How high-intensity interval training keeps you young

It’s off-repeated but true: exercise keeps you healthy.

It boots your immune system, keeps the mind sharp, helps you sleep, maintains your muscle tone, and extends your healthy lifespan.

Researchers have long suspected that the benefits of exercise extend down to the cellular level, but know relatively little about which exercises help cells rebuild key organelles that deteriorate with aging.

A study published in Cell Metabolism found that exercise -and in particular high-intensity interval training in aerobic exercises such as biking and walking- caused cells to make more proteins for their energy-producing mitochondria and their protein-building ribosomes, effectively stopping aging at the cellular level.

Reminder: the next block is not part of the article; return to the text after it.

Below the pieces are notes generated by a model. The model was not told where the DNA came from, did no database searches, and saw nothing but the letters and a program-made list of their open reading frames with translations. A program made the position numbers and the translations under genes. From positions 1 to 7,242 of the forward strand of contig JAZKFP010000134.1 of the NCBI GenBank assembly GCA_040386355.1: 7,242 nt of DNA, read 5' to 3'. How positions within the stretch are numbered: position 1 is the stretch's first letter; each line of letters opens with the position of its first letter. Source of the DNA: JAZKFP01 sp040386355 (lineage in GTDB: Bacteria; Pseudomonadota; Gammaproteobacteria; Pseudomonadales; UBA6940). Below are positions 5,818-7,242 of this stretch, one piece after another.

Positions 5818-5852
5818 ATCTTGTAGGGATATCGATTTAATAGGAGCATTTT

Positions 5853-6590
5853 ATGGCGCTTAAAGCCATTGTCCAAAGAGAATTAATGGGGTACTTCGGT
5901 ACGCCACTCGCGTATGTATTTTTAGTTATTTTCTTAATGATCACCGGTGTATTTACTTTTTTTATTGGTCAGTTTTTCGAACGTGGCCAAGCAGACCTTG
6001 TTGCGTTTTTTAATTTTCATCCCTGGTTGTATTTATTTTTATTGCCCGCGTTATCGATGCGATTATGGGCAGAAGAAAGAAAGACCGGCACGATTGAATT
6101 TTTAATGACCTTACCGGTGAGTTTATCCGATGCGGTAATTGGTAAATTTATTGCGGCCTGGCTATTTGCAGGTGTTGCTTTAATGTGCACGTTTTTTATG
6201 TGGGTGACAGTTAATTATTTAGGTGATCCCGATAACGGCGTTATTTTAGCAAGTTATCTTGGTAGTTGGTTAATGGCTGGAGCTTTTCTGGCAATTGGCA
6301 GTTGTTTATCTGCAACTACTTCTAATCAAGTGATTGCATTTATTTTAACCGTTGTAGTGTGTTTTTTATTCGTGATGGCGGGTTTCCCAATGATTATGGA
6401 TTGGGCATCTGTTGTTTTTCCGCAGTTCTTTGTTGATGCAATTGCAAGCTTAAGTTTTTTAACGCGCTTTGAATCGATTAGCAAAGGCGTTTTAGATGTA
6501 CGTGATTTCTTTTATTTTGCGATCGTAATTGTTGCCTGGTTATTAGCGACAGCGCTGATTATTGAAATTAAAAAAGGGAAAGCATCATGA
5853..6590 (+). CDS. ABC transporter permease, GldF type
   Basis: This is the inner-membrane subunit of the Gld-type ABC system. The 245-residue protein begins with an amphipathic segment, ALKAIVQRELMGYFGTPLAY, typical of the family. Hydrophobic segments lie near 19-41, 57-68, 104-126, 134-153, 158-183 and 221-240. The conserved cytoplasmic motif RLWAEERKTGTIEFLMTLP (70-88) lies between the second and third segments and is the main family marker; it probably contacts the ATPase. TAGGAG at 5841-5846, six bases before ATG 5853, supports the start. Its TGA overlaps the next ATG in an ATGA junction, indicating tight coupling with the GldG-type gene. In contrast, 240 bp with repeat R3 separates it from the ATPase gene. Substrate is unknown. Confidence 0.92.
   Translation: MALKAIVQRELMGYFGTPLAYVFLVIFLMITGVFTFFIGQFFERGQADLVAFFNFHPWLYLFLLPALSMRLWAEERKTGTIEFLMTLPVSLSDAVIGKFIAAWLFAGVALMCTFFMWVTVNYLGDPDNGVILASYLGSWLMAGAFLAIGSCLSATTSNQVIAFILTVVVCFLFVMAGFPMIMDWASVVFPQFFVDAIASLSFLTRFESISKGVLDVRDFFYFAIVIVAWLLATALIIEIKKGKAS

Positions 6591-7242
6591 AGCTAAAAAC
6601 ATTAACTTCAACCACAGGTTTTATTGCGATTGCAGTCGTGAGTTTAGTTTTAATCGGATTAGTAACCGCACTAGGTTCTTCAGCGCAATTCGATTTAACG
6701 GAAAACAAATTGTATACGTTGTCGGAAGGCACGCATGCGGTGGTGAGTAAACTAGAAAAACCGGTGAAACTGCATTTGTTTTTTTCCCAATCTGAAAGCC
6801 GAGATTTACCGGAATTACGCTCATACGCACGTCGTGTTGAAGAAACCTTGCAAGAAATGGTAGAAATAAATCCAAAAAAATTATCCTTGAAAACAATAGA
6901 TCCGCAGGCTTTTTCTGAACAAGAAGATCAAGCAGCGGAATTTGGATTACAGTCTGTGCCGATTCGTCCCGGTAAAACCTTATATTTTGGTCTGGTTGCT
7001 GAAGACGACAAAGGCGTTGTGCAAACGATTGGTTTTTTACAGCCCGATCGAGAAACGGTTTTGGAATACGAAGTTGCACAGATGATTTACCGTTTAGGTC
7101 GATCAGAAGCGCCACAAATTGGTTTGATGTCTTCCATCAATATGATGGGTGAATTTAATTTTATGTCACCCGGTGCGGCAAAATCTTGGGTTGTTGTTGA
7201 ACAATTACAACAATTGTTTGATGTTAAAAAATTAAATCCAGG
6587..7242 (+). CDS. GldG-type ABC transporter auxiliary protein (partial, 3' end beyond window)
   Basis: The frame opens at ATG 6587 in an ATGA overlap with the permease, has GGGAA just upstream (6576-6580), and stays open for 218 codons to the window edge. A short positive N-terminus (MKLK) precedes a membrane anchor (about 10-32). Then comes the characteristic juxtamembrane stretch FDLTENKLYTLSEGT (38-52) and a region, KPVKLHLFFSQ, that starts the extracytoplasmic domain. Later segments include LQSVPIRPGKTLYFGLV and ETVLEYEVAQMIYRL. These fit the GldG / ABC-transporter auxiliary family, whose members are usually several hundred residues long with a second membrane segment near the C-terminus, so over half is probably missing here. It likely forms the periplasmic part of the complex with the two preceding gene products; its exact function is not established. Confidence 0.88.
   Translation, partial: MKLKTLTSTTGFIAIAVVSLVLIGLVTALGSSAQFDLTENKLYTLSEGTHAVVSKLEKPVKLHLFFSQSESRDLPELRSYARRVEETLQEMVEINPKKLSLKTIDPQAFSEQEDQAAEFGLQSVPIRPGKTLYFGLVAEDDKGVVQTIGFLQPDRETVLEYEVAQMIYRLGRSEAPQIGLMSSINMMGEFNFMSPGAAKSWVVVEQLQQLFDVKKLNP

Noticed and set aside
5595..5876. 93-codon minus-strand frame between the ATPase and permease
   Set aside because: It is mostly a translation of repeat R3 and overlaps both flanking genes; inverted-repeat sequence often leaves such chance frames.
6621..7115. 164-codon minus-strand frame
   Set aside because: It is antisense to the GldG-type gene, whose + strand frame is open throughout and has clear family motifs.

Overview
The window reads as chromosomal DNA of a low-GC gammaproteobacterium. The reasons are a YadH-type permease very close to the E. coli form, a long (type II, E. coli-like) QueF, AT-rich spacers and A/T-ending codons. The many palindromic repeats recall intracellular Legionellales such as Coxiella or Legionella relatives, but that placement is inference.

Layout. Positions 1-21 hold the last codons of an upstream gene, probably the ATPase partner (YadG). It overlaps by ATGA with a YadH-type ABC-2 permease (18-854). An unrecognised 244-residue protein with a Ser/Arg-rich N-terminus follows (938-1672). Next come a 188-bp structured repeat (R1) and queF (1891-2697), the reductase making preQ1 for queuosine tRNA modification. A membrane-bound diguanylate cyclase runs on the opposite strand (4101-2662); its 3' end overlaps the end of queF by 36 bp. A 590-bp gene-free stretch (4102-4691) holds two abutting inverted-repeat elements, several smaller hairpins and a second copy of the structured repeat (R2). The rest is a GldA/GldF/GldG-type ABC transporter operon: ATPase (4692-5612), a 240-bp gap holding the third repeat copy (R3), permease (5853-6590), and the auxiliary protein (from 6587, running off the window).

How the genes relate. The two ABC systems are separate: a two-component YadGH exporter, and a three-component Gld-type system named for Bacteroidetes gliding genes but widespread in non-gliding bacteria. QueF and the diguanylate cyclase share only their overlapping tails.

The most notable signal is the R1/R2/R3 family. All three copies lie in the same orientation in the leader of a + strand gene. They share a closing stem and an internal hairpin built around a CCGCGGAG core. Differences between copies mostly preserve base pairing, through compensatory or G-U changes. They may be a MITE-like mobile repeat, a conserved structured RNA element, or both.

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Increasing muscle strength can improve brain function

Increased muscle strength leads to improved brain function in adults with Mild Cognitive Impairment (MCI), new results from a study led by the University of Sydney has revealed.

With 135 million people forecast to suffer from dementia in 2050, the study’s findings—published in the Journal of American Geriatrics today—have implications for the type and intensity of exercise that is recommended for our growing ageing population.

Mild Cognitive Impairment defines people who have noticeably reduced cognitive abilities such as reduced memory but are still able to live independently, and is a precursor to Alzheimer’s disease.

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